Sharing ransomware code for educational purposes is asking for trouble
Trend Micro may still be smarting from the revelation that there was a serious vulnerability in its Password Manager tool, but today the security company warns of the dangers of sharing ransomware source code.
The company says that those who discover vulnerabilities need to think carefully about sharing details of their findings with the wider public as there is great potential for this information to be misused, even if it is released for educational purposes. It says that "even with the best intentions, improper disclosure of sensitive information can lead to complicated, and sometimes even troublesome scenarios".
The warning may seem like an exercise in stating the bleeding obvious, but it does serve as an important reminder of how the vulnerability disclosure process should work. When it comes to security holes in software, there is usually a 90 day disclosure period during which the discoverer will warn the company responsible for it, before then going public.
But the same cannot be said of malware such as ransomware. Unlike software vulnerabilities -- which can usually be fairly easily patched -- publicizing the inner workings of malware can have far-reaching consequences. While antivirus vendors can push out updates to offer protection against known variants, sharing the source code for ransomware greatly increases the chances that more examples of the malware will be created, making it harder to fight.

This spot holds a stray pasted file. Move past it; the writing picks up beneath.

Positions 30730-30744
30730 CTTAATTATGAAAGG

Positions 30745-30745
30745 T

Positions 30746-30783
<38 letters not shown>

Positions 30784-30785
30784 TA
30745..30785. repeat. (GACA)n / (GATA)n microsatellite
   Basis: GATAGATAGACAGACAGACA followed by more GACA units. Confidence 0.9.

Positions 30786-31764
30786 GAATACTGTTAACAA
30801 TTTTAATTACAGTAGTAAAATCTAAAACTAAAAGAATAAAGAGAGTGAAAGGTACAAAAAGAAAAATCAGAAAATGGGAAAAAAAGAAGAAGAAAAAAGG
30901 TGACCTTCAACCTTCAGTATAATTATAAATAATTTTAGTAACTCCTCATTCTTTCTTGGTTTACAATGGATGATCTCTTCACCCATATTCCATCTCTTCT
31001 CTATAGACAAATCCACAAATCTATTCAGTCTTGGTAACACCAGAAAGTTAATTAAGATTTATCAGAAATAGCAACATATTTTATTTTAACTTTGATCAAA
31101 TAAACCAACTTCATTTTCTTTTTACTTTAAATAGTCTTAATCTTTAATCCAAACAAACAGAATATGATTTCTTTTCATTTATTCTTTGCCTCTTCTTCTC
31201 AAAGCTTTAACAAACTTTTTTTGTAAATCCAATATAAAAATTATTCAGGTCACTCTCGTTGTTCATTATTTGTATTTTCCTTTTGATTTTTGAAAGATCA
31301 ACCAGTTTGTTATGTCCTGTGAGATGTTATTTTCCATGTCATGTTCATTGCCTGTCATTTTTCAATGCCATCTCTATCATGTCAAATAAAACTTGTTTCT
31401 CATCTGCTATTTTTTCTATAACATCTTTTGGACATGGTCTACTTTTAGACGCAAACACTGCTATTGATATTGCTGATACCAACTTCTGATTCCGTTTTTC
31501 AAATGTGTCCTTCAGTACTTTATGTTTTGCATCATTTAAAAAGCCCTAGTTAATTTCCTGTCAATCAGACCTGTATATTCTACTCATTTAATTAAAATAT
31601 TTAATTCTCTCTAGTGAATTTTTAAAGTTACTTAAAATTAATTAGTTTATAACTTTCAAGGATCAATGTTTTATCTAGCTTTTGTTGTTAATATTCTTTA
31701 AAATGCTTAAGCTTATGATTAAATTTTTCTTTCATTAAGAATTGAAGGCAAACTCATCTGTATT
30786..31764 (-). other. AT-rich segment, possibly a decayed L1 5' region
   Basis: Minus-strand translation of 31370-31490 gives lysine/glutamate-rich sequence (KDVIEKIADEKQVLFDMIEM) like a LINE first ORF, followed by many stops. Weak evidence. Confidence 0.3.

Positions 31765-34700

Writing on the TrendLabs Security Intelligence Blog, Trend Micro says that providing source code replete with warnings about how it should or should not be used is simply not good enough:
Unfortunately, anyone on the internet can disregard this warning. This became evident when Trend Micro discovered a hacked website in Paraguay that distributed ransomware. Our analysis showed that the website was compromised by a Brazilian hacker who used a modified Hidden Tear code.
The website has been compromised since Sept. 15 to Dec. 17 at the latest. It was compromised once again on December 18. The website redirects users to a fake Adobe Flash download website where they are prompted to download a new Flash player. Once the download is complete, the file will automatically run.
In this instance, the Hidden Tear ransomware in question had been shared on Github. Trend Micro recognizes the value in sharing information about how ransomware works with a view to building up protection, but says that this also opens up the possibility of exploitation by bad actors. Martin Roesler, Trend Micro Senior Director for Threat Research says:
We need to share knowledge that creates understanding about potential damage, but not the ability to create it. We need to share knowledge about 'who exploits work', but not 'how to make use of them'. We need to share knowledge 'how malware works', but sharing 'sample code' is not needed for that.
The advice is to share detailed information through secure channels, and only go public with vaguer information.